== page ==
I made about six tracks, picked the best two and sent it to Hernan Cattaneo. This was about 10 months ago, and he picked it up for Sudbeat. It was really a dream come true for me as a producer as Hernan has been a huge influence in my music. To be able to sign a record on his label is a huge honour, so I wanted to do something special. That is when I approached Amber Long, sent her both tracks, and asked her if she would be interested in working with me to do vocals for either of the tracks. She picked Gathas. I explained what the idea behind Gathas was for me, and asked her to do what she thinks would fit for the track. We started working on the vocal version of Gathas and after going back and forth for a couple of times we had the vocal version ready. The cool thing about working with Amber was right from the beginning we had a mutual respect and trust on each others work, so instead of Amber just sending me stems we started to collaborate together. The interesting part was the fact that we had no idea if the vocal version will make it to the release or not. We got the conformation from Sudbeat management a week before the release, and you can imagine the joy we felt to have the confirmation. The main story behind the Gathas release for me was that I made two great friends. Obviously Amber and I are now really good friends and through Sudbeat I met Stas because of his fantastic remix of Elyon. Now I consider him a good friend of mine. Overall I can say that the release on Sudbeat was truly an amazing experience!
You have a really cool video that was made for the release; can you tell us a little more about it?
My friend Sina use to play drums for a band in New York called Yellow Dogs. He was releasing his solo LP and he had this fantastic video for one of the singles of his album. When I saw the video right away I knew I had to get in contact with the team behind it. The guys from 20×20 are super talented and when I told them the idea behind the song we clicked right away. They started working on the video with the help of their friend Mohamadreza Tazari. Thanks to him, the video came to reality.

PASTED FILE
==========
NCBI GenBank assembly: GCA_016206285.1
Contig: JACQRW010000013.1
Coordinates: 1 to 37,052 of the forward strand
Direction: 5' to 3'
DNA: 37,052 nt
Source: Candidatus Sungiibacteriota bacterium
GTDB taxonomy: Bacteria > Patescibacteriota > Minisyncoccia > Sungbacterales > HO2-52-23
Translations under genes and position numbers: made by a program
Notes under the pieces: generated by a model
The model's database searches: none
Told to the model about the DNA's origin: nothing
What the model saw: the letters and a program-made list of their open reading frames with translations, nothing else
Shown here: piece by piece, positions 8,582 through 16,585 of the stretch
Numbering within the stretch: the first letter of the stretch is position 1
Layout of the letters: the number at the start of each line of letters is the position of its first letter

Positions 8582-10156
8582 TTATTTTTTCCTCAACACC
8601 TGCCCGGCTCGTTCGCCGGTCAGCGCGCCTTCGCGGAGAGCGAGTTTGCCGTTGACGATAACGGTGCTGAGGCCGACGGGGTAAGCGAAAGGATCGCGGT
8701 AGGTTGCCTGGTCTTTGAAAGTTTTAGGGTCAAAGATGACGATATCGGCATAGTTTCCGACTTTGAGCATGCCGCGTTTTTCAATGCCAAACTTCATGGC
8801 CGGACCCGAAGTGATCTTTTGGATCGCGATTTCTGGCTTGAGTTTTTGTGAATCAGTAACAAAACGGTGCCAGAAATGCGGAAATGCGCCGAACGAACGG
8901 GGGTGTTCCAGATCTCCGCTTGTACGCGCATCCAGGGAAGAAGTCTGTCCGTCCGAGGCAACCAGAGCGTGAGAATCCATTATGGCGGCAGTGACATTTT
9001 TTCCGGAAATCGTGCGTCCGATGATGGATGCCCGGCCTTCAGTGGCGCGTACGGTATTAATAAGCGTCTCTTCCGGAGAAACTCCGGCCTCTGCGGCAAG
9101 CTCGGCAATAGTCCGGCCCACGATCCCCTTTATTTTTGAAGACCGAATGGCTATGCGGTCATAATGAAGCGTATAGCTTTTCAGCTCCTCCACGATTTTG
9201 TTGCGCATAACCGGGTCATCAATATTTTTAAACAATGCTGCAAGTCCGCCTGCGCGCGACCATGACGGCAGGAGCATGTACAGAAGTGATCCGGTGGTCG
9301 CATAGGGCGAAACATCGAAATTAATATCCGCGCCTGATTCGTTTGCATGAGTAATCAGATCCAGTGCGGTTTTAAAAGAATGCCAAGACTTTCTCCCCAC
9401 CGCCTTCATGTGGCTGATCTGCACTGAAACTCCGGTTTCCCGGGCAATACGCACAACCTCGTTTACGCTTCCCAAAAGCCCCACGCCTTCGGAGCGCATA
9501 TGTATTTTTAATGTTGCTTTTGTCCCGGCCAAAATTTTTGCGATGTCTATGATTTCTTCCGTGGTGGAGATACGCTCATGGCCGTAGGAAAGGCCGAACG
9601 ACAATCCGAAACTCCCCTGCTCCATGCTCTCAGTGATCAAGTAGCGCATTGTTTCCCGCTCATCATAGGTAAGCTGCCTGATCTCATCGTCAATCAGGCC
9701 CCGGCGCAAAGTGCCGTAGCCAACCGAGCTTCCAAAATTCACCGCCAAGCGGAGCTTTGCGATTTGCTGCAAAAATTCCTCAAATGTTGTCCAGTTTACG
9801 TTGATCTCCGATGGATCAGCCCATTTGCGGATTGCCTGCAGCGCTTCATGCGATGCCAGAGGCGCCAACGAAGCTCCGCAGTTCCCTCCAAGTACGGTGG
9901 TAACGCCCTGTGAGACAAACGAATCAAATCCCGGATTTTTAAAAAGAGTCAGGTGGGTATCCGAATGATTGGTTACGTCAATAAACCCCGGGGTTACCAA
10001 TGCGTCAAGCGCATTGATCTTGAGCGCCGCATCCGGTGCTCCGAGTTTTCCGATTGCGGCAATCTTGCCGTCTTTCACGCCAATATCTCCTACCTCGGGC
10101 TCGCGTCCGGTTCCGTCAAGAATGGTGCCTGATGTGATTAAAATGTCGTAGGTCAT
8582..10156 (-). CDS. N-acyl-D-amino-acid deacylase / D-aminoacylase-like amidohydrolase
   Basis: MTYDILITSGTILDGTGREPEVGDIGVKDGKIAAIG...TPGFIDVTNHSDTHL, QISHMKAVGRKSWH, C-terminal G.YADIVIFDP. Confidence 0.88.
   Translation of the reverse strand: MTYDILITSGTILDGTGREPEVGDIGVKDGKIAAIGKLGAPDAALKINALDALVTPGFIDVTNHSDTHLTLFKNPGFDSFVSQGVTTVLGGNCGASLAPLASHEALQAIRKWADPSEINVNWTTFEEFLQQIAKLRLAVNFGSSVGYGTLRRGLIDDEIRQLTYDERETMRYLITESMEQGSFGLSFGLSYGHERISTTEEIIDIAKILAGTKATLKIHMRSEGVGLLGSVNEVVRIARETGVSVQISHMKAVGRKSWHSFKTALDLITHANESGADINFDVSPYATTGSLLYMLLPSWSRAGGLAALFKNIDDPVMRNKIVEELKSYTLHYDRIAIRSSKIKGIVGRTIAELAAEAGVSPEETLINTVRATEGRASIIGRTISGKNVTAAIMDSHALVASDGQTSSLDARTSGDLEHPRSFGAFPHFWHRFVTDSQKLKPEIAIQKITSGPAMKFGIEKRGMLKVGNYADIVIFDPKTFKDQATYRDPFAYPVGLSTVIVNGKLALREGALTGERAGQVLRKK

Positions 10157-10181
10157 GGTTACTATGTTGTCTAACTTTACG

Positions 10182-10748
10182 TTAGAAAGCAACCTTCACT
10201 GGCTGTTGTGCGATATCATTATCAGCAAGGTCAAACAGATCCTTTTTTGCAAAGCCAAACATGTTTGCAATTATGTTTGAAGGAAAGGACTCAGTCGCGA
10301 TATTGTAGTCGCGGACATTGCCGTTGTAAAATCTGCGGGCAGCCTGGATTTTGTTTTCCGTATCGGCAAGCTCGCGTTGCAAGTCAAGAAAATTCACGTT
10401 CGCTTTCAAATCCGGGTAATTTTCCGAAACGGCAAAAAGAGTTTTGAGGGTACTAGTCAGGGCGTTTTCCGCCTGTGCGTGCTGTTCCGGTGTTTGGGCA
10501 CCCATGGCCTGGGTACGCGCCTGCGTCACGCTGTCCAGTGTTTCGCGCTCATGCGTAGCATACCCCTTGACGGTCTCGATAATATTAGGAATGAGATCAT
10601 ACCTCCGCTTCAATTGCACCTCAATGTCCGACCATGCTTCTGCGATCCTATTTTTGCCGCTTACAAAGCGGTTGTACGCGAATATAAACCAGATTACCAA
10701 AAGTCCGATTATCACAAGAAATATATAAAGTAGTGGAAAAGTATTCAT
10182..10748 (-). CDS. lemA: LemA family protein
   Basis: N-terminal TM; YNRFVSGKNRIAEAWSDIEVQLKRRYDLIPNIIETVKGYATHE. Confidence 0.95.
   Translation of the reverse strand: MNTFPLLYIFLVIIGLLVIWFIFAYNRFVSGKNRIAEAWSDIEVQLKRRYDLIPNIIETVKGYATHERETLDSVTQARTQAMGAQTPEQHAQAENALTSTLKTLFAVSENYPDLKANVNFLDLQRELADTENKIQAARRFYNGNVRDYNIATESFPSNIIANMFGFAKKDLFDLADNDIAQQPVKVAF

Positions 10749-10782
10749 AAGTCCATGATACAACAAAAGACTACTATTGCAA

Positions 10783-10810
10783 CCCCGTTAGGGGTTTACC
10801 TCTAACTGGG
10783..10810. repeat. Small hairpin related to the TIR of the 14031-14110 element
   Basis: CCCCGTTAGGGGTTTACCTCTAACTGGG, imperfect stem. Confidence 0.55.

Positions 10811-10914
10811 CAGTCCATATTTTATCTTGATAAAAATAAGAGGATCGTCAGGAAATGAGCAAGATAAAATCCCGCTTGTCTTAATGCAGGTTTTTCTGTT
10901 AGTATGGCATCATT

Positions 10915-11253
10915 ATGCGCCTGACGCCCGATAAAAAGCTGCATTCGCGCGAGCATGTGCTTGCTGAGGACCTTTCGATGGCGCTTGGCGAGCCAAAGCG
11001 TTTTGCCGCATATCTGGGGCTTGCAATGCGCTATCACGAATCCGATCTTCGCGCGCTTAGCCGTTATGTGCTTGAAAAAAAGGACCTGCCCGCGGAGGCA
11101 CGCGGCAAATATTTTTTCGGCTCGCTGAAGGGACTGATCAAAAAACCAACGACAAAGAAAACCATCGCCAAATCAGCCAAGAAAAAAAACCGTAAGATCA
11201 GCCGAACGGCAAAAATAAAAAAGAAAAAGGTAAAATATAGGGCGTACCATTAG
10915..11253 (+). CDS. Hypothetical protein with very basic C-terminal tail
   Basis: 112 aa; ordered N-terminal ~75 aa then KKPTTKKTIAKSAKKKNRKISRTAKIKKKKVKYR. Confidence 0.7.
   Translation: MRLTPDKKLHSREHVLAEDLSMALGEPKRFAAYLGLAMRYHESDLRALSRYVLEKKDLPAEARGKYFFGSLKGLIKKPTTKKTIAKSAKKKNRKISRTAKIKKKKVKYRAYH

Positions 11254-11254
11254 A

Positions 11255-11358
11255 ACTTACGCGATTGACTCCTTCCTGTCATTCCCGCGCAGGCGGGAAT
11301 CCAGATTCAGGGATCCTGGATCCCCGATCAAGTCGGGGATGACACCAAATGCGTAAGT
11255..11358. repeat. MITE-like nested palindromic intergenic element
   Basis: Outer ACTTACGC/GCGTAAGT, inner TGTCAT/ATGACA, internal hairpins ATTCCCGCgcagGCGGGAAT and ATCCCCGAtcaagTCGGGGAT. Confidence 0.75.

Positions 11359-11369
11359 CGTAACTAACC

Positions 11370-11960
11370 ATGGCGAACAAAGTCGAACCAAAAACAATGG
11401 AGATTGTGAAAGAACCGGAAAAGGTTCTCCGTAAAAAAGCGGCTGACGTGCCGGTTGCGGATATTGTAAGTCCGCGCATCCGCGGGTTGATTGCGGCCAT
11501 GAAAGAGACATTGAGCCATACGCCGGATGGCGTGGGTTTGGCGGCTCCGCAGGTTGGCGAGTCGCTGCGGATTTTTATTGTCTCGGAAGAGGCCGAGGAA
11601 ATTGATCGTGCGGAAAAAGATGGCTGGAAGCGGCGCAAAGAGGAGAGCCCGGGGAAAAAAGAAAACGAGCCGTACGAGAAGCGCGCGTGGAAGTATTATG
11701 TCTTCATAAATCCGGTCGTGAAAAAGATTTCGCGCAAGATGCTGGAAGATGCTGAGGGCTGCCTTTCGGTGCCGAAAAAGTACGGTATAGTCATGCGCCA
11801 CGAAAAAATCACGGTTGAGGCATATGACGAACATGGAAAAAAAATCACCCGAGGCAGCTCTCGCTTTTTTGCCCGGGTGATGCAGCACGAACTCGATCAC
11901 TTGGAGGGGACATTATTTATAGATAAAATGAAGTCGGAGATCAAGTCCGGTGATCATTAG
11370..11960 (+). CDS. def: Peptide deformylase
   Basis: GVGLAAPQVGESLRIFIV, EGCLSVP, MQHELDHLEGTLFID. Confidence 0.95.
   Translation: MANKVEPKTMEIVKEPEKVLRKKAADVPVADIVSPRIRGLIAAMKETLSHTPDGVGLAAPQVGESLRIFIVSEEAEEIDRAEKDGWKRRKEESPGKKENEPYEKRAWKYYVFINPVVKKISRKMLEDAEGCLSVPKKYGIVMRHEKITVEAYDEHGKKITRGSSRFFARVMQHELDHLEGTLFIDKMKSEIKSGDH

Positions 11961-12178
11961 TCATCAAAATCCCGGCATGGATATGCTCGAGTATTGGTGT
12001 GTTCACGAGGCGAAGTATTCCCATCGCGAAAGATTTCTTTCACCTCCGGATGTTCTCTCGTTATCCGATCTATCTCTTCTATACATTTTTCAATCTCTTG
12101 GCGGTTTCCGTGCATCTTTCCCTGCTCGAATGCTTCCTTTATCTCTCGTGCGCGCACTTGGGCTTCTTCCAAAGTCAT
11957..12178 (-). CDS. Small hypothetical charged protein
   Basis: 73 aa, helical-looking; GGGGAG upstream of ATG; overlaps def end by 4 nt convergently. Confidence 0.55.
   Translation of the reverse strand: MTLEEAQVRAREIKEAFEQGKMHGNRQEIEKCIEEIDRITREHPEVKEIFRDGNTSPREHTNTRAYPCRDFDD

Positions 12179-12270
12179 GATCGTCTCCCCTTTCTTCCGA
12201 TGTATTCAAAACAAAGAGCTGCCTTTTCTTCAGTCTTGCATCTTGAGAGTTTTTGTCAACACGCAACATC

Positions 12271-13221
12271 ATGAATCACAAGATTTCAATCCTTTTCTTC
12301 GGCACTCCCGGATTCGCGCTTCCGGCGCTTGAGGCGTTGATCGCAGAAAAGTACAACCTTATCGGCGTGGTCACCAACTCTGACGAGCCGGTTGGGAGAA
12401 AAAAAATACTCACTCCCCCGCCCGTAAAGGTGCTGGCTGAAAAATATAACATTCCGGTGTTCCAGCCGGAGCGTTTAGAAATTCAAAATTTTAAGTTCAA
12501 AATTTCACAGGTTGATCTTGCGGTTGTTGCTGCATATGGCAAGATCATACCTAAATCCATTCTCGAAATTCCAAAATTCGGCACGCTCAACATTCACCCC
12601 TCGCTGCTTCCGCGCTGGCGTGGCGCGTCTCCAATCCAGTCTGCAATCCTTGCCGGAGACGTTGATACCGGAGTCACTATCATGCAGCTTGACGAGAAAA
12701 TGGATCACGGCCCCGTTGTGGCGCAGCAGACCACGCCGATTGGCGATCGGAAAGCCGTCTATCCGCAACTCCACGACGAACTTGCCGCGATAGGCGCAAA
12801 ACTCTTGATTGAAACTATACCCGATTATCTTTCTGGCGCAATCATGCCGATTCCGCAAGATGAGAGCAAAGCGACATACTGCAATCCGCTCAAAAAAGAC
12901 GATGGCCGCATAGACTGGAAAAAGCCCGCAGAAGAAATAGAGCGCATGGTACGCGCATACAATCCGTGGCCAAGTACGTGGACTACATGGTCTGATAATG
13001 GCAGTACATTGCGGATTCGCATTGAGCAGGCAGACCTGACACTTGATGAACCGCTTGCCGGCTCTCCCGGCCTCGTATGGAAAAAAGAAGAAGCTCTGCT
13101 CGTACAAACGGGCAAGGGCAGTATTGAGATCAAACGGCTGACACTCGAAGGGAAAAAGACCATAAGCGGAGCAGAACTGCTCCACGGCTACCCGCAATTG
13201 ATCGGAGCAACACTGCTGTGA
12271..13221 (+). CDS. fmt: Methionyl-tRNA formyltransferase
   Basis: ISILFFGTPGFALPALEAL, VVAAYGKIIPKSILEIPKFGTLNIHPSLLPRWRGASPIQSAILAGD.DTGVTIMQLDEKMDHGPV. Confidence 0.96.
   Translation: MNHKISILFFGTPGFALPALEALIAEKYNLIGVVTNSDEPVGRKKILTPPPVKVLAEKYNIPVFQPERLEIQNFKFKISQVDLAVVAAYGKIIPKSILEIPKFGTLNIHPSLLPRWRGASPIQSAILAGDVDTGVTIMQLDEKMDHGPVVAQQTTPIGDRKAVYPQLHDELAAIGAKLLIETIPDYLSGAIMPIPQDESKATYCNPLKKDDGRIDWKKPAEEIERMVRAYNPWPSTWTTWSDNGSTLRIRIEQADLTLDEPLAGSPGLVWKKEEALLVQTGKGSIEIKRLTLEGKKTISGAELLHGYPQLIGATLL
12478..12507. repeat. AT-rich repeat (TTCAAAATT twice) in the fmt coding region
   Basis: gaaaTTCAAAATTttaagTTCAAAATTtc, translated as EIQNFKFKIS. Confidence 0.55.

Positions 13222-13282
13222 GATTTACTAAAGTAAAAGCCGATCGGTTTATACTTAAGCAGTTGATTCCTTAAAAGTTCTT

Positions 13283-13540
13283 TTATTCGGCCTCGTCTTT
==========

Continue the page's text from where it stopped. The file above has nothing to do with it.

When making a mix, how do you prepare for it? Is there something in particular that inspired your guest mix for us?
Usually when making a mix I have a set list in my mind. Based on those tracks I first key them, and then try to find a flow and figure out where each track would fit. What inspired me to make this guest mix is good melodic music with a badass groove!
What has been the biggest challenge in your music career so far?
It is really easy to fall in to the trap of comfort. In my opinion when that happens your music will suffer, so the biggest challenge for me is always to try to reinvent my sound and try to get out of the “comfort zone.”
Do you have any advice you can offer for up and coming producers?
Music industry in general is very tough, so you need a thick skin to survive. Nothing will come easy so you have to put in the hours to get good at what you do. Stick to your guns and believe in yourself, but be humble!
What is coming up next for Navid Mehr?
I did a remix for my mate Tash, which will be out on Just Movement. I also have an EP coming out on particles, and doing a Remix for Proton. Thanks for having me guys. Much Love
01// HVOD – Oxcid
02// Navid Mehr Feat. Amber long – Gathas
03// Sahar Z & Guy Mantzur – Time to Treasure
04// Navar – Moments in life (16 Bit Lolitas Remix)
05// Derek Howell – Red Dwarf (Cid Inc Remix)
06// Royksopp – Sordid Affair (Maceo Plex Remix)
07// GusGus – Airwaves (Marten Sundberg Remix)
08// Stimming – Der Schmelz (David August Remix)
09// Mike Griego Feat. Amber Long – Sofia (Guy Mantzur Remix)
10// Navid Mehr – Elyon (Stas Drive Remix)